Flash back to 1st January 2011 and the Department of Health introduced a unique market access route for innovative medicines to be listed on the PBS: the Managed Entry Scheme.
The original framework for the introduction of a PBS Managed Entry Scheme outlined that this mechanism would be applicable when:
- There was a clinical need for the intervention; and
- When the PBAC would not otherwise recommend the listing of the drug at the proposed price because the extent or value of the clinical effect is uncertain.
It also specified a future price cannot be specified or guaranteed at the time of the initial listing, but that the PBAC would reconsider a Managed Entry resubmission and a price change in the event that identified uncertainties are resolved by the additional data.
Have the aspirations of Managed Entry Schemes been met?
The PBS Managed Entry Scheme provides an opportunity for new medicines to gain PBS listing earlier than previously possible. Whilst this opportunity sounds good, as suggested by the absence of references to Managed Entry Scheme proposals in PBAC meeting agendas and Public Summary Documents, it appears that there is a reluctance to pursue a Managed Entry route to market from industry.
Reluctance to pursue market entry under a Managed Entry Scheme may be due to a range of regulatory and commercial issues affecting when and how a new product is brought to market. However, a gap in the original framework for Managed Entry Schemes was the high degree of uncertainty about the mechanism(s) for sponsors to be able renegotiate a price that reflects the overall value of their product when mature evidence addressing areas of PBAC uncertainty was available.
Whilst overall industry experience with the PBS Managed Entry Scheme appears to be limited, two positive recommendations under a Managed Entry Scheme were outlined in the November 2014 outcomes of the PBAC meeting (crizotinib [Xalkori®, Pfizer] and trametinib [Mekinist®, GSK].
In both cases the PBAC outlined that there would be no opportunity for sponsors to seek a higher price upon the presentation of more mature evidence, a position seemingly in conflict with the framework for Managed Entry Schemes published by the Department of Health.
In making these recommendations under a Managed Entry Scheme the PBAC has ruled out the option for sponsors to renegotiate price when more robust evidence is available. Further, the PBAC outlined conditions upon which a future price reduction may be sought, as well as the potential need for sponsors to rebate the Australian Commonwealth Government, with interest at a rate deemed appropriate by the Commonwealth. Such conditions are not detailed in, and appear to be in conflict with, the description of the Managed Entry Scheme framework published by the Department in 2011.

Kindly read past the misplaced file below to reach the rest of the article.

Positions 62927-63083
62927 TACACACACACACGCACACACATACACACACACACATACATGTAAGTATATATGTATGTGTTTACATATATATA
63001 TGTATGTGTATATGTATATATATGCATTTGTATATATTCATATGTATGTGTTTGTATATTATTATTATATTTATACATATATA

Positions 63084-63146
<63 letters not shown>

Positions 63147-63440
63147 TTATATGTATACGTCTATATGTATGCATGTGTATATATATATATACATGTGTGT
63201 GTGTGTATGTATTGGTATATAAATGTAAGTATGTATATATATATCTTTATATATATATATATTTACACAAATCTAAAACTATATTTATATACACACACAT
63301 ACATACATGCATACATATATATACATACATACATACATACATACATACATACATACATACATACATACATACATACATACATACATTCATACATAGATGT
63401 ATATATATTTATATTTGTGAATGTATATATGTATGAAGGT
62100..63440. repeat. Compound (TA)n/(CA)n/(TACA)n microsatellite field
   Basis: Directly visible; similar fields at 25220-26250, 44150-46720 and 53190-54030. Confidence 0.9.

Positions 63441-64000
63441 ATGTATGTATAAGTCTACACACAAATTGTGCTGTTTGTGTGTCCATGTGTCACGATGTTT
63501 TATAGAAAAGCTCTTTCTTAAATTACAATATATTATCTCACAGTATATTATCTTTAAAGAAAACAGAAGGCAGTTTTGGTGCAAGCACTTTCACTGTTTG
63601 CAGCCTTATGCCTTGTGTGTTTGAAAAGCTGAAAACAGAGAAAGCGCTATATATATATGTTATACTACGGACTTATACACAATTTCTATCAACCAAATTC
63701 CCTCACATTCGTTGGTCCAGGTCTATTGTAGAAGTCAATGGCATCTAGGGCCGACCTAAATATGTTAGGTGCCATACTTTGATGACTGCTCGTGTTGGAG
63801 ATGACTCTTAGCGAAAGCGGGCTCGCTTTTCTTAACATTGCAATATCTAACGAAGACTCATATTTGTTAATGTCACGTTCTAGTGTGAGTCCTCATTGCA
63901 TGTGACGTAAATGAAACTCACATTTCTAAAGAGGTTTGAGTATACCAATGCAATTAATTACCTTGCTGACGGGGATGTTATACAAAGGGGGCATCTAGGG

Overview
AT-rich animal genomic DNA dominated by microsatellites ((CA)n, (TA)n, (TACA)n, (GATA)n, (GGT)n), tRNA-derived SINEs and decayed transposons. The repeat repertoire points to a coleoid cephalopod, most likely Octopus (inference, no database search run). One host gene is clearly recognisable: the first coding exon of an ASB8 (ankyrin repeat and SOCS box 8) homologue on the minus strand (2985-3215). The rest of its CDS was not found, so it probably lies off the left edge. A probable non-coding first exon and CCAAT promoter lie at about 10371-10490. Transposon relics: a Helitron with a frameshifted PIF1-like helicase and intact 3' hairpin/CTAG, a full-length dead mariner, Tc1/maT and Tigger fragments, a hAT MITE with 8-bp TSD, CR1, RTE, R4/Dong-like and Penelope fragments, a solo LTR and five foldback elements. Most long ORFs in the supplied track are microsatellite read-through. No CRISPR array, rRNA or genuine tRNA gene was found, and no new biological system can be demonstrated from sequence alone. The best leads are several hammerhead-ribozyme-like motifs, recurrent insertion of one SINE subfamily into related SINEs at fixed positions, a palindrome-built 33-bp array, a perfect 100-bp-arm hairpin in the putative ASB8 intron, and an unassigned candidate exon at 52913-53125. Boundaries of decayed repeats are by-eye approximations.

Managed Entry Schemes going forward
The punitive scenario under which the PBAC has recommended crizotinib and trametinib be listed on the PBS under a Managed Entry Scheme serves as a further deterrent for sponsors to consider proposing a Managed Entry Scheme under the current framework. Thus, the precedent set by the PBAC in November 2014 may be counter-productive in achieving one of the principles underpinning the development of the Managed Entry Framework: namely providing a mechanism for Australian patients to have early access innovative medicines when there is an unmet clinical need. This would be a disappointing outcome for all parties.
Perhaps reflecting the reluctance of industry to pursue Managed Entry Schemes, the PBAC is set to consider a draft ‘Managed Access Programme’ framework at the March 2015 meeting. Whether or not this programme will represent a pragmatic evolution of the Managed Entry Scheme will be determined over the course of 2015.
In the interests of all stakeholders, let’s hope so.
This article was written by Toby Gould from our Market Access team.